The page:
Heading to SPI 2012 in Orlando, I was expecting a somewhat compact show. Though it wasn't as large as Dallas, I was surprised to find that while there were fewer booths, companies that did show up had booths that were as big as 2011’s SPI, or at least it appeared that way.
Sharp seemed to have the most real estate at 4800 sq ft, but Power-One (2400 sq ft) and Schletter (3400 sq ft) also made impressions, and seemed as big as ever. Hanwah Solar One replaced last year’s narrow two-story video cyclops booth with a roomy 3000 sq ft booth two-level and without the massive cyclops video monitor—a good choice.
Other brands, while not as expansive, still made their mark, making themselves seem larger through building a second floor on a smaller footprint. It seemed like 900 to 1200 sq ft seemed to be a large enough size for brand leaders to say, “Hey! We’re here, and we’re proud!” Eye-catching designs, colors, and height filled in the rest.
I also saw some shared booths, where companies with partner relationships, such as Panasonic and Martifer, shared their exhibit space.
And then there were major brands that decided not to exhibit at all in 2012. They were certainly in attendance, meeting in the hallways and adjacent hotels and restaurants. The most notable I saw missing were SunPower, Kyocera, First Solar, and SatCon. Other previous exhibitors who didn’t show in 2012 were Chinese manufacturers that probably saw no point in having a presence in a U.S. market with imminent tariff assessments.
So, beyond the Chinese lower tier solar companies, SPI event marketers seemed to have three strategies for their booths. It was either:
1) Size matters. We’re as big as ever! See me!
2) Size matters somewhat. We’re as big as ever, but let's stand out with a smaller footprint or use our partner relationships to share space.
3) Everyone knows we’re big, so let’s save marketing dollars and be there in brand spirit and bodies on the ground.
Of the three strategies, I like #1 if you can afford it, but given today’s budget constraints, I still see great value in strategy #2. As for strategy #3, despite limited budgets, I think that choice is a bit shortsighted. Here’s why:
First, SPI remains the largest solar trade show in the North America with the most attendance, (though numbers for both exhibitors and attendees were smaller this year.) So, if you’re going to reach the street in one event a year, SPI is the event to do it. (Personally, I would also include Intersolar as a must-attend for brand leaders.)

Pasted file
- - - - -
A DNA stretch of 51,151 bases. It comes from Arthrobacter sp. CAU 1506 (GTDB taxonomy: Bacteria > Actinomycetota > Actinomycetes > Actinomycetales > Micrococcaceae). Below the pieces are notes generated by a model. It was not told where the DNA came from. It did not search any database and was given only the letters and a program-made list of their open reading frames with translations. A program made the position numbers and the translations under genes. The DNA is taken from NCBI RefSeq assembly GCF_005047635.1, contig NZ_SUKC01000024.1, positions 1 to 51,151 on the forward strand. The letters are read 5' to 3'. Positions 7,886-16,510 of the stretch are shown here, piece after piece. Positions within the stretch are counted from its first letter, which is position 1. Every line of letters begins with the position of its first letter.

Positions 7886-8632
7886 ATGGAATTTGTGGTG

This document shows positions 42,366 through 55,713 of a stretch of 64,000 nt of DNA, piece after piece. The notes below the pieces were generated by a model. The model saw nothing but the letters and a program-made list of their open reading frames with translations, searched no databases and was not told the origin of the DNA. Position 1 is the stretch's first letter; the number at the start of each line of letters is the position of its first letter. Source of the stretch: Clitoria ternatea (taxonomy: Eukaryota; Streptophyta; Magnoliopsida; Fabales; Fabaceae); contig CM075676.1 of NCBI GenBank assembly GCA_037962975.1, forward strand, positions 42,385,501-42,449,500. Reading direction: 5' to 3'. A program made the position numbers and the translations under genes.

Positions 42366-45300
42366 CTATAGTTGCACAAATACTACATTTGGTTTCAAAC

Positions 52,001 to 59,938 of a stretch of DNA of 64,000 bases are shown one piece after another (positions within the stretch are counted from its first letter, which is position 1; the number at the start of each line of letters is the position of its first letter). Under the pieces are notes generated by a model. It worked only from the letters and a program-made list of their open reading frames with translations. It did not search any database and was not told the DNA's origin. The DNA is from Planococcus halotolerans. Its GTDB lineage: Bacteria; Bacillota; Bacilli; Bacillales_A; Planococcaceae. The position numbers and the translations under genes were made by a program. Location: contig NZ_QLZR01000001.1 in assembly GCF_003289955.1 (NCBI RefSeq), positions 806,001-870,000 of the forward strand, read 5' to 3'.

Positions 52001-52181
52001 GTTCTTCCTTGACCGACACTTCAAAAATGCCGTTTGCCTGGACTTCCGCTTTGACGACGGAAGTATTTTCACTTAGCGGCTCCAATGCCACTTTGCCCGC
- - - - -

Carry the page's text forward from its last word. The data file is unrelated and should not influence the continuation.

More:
Second, because of SPI’s prominence as the leading U.S. solar trade show, a booth absence allows people to speculate about things that may not be true. Are they in financial trouble? Are they getting out of the U.S. market? Are they not introducing anything new this year? Without a presence, people start to assume. So, in my mind, it's better to have a booth presence in some limited way to prevent speculation.
Third, a brand’s absence allows both new and loyal customers to wander and explore other brands without being able to compare products on the same trade show floor. While a company’s sales rep may actually be there and meetings can still happen, it’s not the same as having the convenience of walking up to a booth and having an off-the-cuff conversation with a knowledgeable sales rep.
Fourth, from an industry solar leadership perspective, SPI is the equivalent of a military parade. Once a year, we put on our finest booth uniforms and strut down 5th Avenue in front of fans and customers on the show floor. So, if you’re a major brand missing the parade, it’s as if the SPI parade is missing the Calvary or a show of tanks. It’s troubling not to see those soldiers showing up.
Now, I know that times are tough in solar, and that companies expect an ROI for investing thousands of dollars (or really, hundreds of thousands) in a trade show.
And yet, you can’t measure any of the above points with metrics and tie the cost of the show to generating future deals or instilling brand confidence. One never knows what floor handshake leads to a huge referral or saving a customer. Perhaps an insight you learn from an educational session or someone you meet at a party will increase your business, but you can’t put that down on a spreadsheet. For trade show metrics, all we really have are the leads generated through zapping the visitor’s badge, but it’s not a complete picture.
So, is it worth it? Could those marketing dollars be better spent elsewhere? I can’t answer that, and really, no one can. There are so many factors that can make a show a success or failure. But I will say that showing up does matter to customers, the solar media, and of course to the organizers that are trying to build a strong industry community that works together and exchanges ideas.
This video from the SPI block party also reflects the above. Of course, it’s not an official poll, but it does reflect how people value coming to SPI once a year.
In the coming weeks, I'll be publishing more insights and CEO interviews related to SPI. In the meantime… UnThink Solar.
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